So, fish. Let’s talk about their current situation. Wild fish good; genetically modified fish not so good. Pretty simple. Lately I have been receiving a smattering of emails, requests to sign petitions, and Facebook group membership suggestions all relating to the Wild Pacific Salmon, now being considered as BC’s symbol of strength, resilience, and culture. Seems reasonable as Pacific Salmon can be found on almost any menu, in any museum of BC history or culture, and was once found in every river. It also seems reasonable, because the wild population of these beautiful creatures are in a bit of a pickle and in need of some more serious recognition and protection. With the introduction of farmed salmon, and now transgenic species of the fish escaping from the confines of lice-infested, waste-riddled, open-net cage farms, the wild stock is in serious danger. More so than ever before. A friend of mine who has been in BC for most of his life, closely connected to the population of all things edible, has written to me that there are hardly any fish this year, noting also that he has been involved in the fight to save the species for decades. Yes, global warming, over-fishing, and contamination of our waterways all contribute to the threat, but in the past several years, genetic engineering is rearing its even uglier head, beyond the scope of the endless fields of corn, wheat, soy and cotton, brings this problem to a whole other level.
It is generally franken-salmon, a relative to Atlantic Salmon, being raised on the Pacific Coast in net-pens along the coast of BC. But as Les Blumenthal writes for the Washington Post, “by some estimates, 400,000 to 1 million Atlantic salmon have escaped into the wild from the 75 or so net-pen operations in British Columbia. A Purdue University study using a computer model — and widely criticized by the biotechnology industry — showed that if 60 transgenic fish bred in a population of 60,000 wild fish, the wild fish would be extinct in 40 generations.” I don’t know how you might feel about this, but from what I understand, anything that becomes extinct leaves a trail of consequences that is impossible to predict. Predators and prey both challenged by the void.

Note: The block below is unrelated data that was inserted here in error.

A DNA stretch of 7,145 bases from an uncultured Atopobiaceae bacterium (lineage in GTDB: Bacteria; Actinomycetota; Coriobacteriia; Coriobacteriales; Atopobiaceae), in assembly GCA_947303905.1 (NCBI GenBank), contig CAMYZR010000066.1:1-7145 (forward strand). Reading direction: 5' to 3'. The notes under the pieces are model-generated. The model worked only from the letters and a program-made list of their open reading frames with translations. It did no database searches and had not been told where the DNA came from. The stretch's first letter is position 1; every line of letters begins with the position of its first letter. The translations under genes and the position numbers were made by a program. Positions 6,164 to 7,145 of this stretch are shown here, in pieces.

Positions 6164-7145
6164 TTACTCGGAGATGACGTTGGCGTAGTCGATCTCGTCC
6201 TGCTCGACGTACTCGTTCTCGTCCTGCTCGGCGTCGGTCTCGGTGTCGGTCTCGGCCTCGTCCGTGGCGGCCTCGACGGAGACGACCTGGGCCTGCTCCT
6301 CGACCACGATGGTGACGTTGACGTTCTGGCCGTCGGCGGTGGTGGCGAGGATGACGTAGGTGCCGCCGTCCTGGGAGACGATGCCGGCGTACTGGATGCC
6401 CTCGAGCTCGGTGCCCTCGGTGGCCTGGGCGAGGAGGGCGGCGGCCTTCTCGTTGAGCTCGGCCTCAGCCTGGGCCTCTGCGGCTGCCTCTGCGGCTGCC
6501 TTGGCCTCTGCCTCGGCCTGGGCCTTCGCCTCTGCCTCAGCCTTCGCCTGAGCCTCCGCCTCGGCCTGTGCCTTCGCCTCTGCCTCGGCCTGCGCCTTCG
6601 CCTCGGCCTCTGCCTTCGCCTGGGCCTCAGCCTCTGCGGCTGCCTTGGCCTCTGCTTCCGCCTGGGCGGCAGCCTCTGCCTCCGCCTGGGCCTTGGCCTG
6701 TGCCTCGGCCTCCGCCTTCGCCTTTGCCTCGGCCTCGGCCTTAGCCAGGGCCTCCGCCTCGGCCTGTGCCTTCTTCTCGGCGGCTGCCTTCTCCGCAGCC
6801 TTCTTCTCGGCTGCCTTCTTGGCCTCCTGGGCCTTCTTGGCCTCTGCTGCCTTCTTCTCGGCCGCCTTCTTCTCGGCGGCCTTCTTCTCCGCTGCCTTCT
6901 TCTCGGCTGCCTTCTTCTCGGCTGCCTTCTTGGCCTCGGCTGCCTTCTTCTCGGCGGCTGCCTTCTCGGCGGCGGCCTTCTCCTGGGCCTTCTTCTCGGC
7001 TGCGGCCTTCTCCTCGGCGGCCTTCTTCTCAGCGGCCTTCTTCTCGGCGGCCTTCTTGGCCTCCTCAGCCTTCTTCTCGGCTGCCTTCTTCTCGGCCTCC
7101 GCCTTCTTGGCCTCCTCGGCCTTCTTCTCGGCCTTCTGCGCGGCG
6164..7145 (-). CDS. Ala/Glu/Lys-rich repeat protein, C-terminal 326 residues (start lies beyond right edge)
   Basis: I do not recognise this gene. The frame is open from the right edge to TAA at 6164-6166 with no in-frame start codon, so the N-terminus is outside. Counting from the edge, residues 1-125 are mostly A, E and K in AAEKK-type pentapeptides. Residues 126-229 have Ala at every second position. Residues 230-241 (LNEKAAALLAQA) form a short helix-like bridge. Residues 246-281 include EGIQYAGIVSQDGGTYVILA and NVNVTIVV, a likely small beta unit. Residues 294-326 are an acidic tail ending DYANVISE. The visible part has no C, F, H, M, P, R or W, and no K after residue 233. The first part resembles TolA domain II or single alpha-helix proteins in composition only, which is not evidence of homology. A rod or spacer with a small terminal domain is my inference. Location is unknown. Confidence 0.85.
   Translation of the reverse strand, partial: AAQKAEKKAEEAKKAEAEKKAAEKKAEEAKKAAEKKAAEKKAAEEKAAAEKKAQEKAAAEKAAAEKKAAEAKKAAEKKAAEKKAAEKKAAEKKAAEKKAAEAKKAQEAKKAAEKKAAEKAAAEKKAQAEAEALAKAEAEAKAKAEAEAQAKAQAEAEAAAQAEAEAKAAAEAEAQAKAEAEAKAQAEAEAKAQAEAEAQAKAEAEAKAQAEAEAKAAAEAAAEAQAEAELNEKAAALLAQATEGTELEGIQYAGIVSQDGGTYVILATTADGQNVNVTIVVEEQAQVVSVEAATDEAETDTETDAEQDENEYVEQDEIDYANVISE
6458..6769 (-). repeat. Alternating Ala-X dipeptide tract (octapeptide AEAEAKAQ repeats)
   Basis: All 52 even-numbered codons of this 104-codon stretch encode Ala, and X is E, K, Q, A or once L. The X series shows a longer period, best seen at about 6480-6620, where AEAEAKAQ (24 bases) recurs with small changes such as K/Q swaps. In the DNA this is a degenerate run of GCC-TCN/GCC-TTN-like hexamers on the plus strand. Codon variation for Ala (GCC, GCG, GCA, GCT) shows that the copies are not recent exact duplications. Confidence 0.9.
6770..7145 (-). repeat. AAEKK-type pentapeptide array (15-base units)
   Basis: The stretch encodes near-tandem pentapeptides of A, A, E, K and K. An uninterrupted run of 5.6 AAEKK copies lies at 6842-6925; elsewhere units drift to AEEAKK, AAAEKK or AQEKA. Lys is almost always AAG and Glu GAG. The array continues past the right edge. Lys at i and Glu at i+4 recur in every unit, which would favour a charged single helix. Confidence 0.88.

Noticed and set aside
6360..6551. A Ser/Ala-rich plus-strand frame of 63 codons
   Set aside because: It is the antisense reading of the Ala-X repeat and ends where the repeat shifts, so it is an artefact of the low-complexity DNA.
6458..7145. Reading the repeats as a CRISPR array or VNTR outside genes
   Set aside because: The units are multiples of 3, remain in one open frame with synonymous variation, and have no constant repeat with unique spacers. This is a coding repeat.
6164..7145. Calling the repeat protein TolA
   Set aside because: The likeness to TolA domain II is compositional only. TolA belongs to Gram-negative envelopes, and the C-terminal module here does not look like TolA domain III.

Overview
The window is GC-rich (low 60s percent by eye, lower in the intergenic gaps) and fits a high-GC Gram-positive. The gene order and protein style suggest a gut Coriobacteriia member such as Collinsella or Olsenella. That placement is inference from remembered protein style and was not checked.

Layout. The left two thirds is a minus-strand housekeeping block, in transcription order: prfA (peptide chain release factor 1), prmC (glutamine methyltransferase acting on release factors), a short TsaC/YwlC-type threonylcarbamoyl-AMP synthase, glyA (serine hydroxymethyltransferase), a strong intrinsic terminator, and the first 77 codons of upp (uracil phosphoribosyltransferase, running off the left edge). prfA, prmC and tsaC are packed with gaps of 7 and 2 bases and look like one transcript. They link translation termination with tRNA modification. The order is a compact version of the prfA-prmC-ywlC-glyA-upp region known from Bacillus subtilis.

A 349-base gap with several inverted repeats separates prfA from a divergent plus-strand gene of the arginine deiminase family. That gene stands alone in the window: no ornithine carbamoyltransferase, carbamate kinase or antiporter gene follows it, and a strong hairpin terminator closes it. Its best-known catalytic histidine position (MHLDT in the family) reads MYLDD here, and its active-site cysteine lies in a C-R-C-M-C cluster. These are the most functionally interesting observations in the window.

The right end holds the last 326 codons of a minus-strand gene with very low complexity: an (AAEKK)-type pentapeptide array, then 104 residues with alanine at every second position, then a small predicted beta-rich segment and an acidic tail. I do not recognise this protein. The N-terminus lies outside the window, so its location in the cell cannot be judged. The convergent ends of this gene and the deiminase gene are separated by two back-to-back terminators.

This introduction of a genetically manipulated acquroversy has lead me to ponder the situation closer to home.
I have been trying to figure out whether there is any difference between what’s happening in the rivers and ocean of the west coast, and our very own Great Lakes. I am a huge fan of Splake. It’s a cross between a lake trout and a brook trout, which I have written about ad nauseum. I love its flaky, orange flesh, it’s tiny little scales and clear bright eyes. I love the way it holds up on a grill and cooks evenly from the outside inwards on a hot pan. I adore the delicate flavour and not-too-overly-fatty mouth feel that seems to melt on the tongue, requiring little in the way of chewing or teeth. But what, prey tell, is the difference between that of our local fish scientists introducing such a mule to our waters to repopulate the lakes and the genetic engineering of salmon in BC? This intervention seems less than favourable when dissected and deboned. Perhaps the trout is in cahoots with the zebra mussel mafia and is quietly planning yet another unwelcome and prolific invasion. Perhaps the few native fish we have left in the lakes will be bullied and picked on by the new kids, who generally grow faster than their predecessors, and will give up the fight, only to be devastated by the conquerors. There doesn’t seem to be much in the way of research on the subject, and I shy away from quoting Wikipedia most of the time, so I will leave the question open. But to me, the use of the terms “man-created hybrid” when associated with a species of any organism, is a red flag (http://members.shaw.ca/amuir/splake.html). Does anyone out there have any idea if my fear is valid?
There are ways for us to fight upstream with the government and protest bogus policy and sustainability-washing certifications, that eco-organizations are doling out like candy so that companies can sell more product to unsuspecting salmon eaters. Alexandra Morton, who has done extensive research on salmon stocks, private and public policies has sent out the letter following this post. If you feel particularly strongly about the remarkable power that massive acquaculture companies have over our environment, our governance, and our food system, please take the time to read and react to Alexandra’s call for help.
(From Alexandra Morton via Mike Nagy)